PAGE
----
The Golden Gate Bridge

BART Retrofit

The Bay Area Rapid Transit system (BART) is one of the San Francisco Bay Area's most vital transportation systems with more than 100 miles of track, 43 stations, and an average of 300,000 individual trips every day. It also represents a huge public investment, currently valued at nearly $15 billion.

Bay Area Rapid Transit
BART - running quietly under the streets of San Francisco

So what if BART were hit by an earthquake? How would the system fare?

Its biggest test so far came in 1989. The BART system was successful in maintaining continuous service directly after the 1989 Loma Prieta quake, the epicenter of which was 50 miles south of San Francisco . But the next quake could be bigger and more direct.


That's why BART initiated its Earthquake Safety Program to upgrade its original operating facilities to ensure they will be able to return to operation shortly after a major earthquake. Other BART facilities not directly related to operating BART trains (such as offices, shops and training facilities), will also be upgraded to ensure safety for riders and BART employees.

When the BART system was built more than 30 years ago, it incorporated state-of-the-art seismic technology, but since then many engineering advances have been made. It was time to take another look.

The first step of the $l.3 billion program was to complete a systemwide Seismic Vulnerability Study an assessment of how system components would perform during a major earthquake. ( http://www.bart.gov/docs/eqs/BART_Seismic_Study.pdf ) Working with BART on this study were several Northern California structural engineers.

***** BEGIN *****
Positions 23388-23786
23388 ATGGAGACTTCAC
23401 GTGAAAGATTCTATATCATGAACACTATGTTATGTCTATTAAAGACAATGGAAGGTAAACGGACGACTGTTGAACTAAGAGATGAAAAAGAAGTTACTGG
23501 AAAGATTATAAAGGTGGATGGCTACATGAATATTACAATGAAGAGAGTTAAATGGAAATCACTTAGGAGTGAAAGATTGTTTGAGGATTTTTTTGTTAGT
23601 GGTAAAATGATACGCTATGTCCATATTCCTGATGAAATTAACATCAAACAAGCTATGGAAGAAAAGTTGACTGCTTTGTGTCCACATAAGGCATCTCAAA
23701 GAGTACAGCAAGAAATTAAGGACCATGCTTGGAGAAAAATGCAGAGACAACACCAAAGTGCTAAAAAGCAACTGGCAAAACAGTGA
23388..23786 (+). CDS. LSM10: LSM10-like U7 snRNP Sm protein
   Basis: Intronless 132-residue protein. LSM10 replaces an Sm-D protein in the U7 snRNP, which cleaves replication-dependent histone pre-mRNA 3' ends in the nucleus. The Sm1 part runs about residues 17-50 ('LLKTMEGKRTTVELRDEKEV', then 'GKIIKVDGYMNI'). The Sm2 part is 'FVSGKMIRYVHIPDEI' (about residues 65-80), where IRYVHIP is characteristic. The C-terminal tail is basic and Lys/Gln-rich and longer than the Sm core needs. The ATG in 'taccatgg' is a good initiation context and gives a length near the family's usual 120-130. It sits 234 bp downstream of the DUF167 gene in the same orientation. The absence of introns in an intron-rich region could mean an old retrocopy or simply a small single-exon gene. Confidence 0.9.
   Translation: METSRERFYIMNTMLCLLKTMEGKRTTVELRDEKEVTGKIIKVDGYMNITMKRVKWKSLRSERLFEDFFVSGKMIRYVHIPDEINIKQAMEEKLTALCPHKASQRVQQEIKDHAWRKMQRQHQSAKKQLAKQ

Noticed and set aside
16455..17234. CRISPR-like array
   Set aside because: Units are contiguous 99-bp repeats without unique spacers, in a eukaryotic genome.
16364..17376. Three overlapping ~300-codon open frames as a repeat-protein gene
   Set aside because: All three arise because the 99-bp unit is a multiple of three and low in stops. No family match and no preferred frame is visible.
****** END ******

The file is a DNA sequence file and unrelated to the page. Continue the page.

The study, completed in 2002, took one and a half years of engineering and statistical analysis to complete. More than 15,000 components were evaluated. It concluded that, if the Bay Area were to get hit by another major earthquake, it would take two and a half years or more to repair critical portions of the system. Moreover, if BART were made inoperable, riders would become drivers and commuting delays could increase by as much as 80 minutes.

BART System Map
BART System Map

The highest priority for upgrade became the Transbay Tube, which connects Oakland to San Francisco and where soil backfill is prone to liquefaction. Though the consequences of liquefaction on the TransbayTube are uncertain, a worst-case scenario could cause excessive movement of the seismic joints and structural stress that could result in significant damage.

The original BART system included more than 25 miles of elevated trackways, which the study showed are vulnerable to collapse. To fix this, nearly two thousand structures supporting the elevated trackways need strengthening. Two techniques are under consideration: enlarging their foundations, and wrapping their columns with steel jackets.

It's estimated that design and construction of the entire program will require approximately 10 years.